EUGENE M. MCCARTHY, PHD GENETICS
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Modern biology texts emphasize the word species should be defined in terms of populations of individuals. However, Cuvier, and his paleontologist successors, in recent years most prominently Stephen J. Gould and Niles Eldredge, have provided extensive empirical support for the idea that the entities biologists typically treat as species are, morphologically, 1) separated from each other by sharp discontinuities; 2) constant over time; and 3) each composed of individuals that differ relatively little from one to the next. These are some of the very features creationists emphasize in arguing that evolution does not occur. In fact, although they are all biological notions and have an easily interpreted meaning, they come close to summarizing the ancient essentialist conception of species. Essentialism posited the existence of a parallel world of ideas occupied by "essences" that determined the forms of all the various types of organisms in the visible world (see Section 1). The essentialist outlook, then, was typological. Individual variation was irrelevant under that view.
Many present-day biologists disapprove of thinking in terms of types. They emphasize that individual variation is the sine qua non of natural selection. And yet, there was an element of truth in the essentialist outlook: Despite individual variation, a tiger can be distinguished from a lion, a sand dollar, from a sea urchin. A particular type of bird can be identified from a single picture of an individual representing the type. There are types. But what is the essence of each type? Obviously, the essence of a type is the set of traits distinguishing it from other types. The thing each lion has in common with every other lion is a particular set of traits differentiating it from other related types of animals. The idea that each form of life has an essence, in the sense of a characteristic set of traits, is not, however, necessarily inconsistent with the gradualist outlook. An evolving population, as described in the typical gradualistic scenario, actually is composed of individuals sharing a characteristic set of traits. It is the idea of constancy that does not, and a priori cannot, find a place in gradualistic accounts of evolution. Mayr (1982: 38–39) states this clearly:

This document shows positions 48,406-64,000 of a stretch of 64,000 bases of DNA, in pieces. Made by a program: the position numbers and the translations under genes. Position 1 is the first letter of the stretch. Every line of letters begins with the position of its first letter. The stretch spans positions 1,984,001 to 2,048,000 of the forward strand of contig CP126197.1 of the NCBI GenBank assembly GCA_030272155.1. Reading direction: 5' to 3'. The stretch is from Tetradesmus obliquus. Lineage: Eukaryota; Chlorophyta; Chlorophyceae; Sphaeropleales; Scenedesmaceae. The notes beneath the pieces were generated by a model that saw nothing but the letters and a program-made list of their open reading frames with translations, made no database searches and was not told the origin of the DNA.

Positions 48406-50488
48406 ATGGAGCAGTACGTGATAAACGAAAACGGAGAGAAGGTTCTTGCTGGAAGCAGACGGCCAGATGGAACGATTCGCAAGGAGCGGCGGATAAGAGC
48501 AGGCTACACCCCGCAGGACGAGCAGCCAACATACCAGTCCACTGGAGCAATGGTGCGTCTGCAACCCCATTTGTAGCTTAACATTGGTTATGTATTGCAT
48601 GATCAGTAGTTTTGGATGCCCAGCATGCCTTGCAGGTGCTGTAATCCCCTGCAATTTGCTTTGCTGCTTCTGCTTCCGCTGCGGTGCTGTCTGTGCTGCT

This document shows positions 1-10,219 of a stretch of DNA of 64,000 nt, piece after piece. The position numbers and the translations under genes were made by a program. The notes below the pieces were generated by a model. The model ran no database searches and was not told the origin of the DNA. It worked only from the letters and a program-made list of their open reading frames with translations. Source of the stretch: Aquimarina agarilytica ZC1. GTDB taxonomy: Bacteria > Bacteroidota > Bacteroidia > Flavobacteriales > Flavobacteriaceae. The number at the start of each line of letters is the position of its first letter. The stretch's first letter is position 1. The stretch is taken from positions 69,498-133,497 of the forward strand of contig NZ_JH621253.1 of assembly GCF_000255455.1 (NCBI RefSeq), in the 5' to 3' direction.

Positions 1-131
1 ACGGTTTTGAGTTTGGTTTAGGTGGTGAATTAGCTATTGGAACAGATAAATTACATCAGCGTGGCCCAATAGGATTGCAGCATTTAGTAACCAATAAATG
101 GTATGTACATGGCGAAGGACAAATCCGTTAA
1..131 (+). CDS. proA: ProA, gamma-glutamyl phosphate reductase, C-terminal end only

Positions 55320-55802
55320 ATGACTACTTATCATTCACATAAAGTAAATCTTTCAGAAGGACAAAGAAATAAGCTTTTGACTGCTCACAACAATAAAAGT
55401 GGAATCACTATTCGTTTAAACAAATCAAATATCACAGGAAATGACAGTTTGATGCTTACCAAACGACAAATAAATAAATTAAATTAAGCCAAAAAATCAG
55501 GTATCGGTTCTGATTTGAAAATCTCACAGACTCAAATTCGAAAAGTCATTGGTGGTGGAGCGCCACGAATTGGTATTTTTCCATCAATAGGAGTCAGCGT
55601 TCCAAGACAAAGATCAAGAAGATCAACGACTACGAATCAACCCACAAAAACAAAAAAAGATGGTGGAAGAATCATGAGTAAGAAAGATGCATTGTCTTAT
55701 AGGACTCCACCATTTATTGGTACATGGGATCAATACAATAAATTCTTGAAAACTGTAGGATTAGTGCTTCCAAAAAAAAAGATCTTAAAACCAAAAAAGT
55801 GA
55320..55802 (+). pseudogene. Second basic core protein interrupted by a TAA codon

Certainly, constancy and saltation are inconsistent with gradual change. But, as we have seen, fossils show that one fossil form does not usually change gradually into another. Darwin's explanation of evolution is largely inconsistent with observation. NEXT PAGE >>
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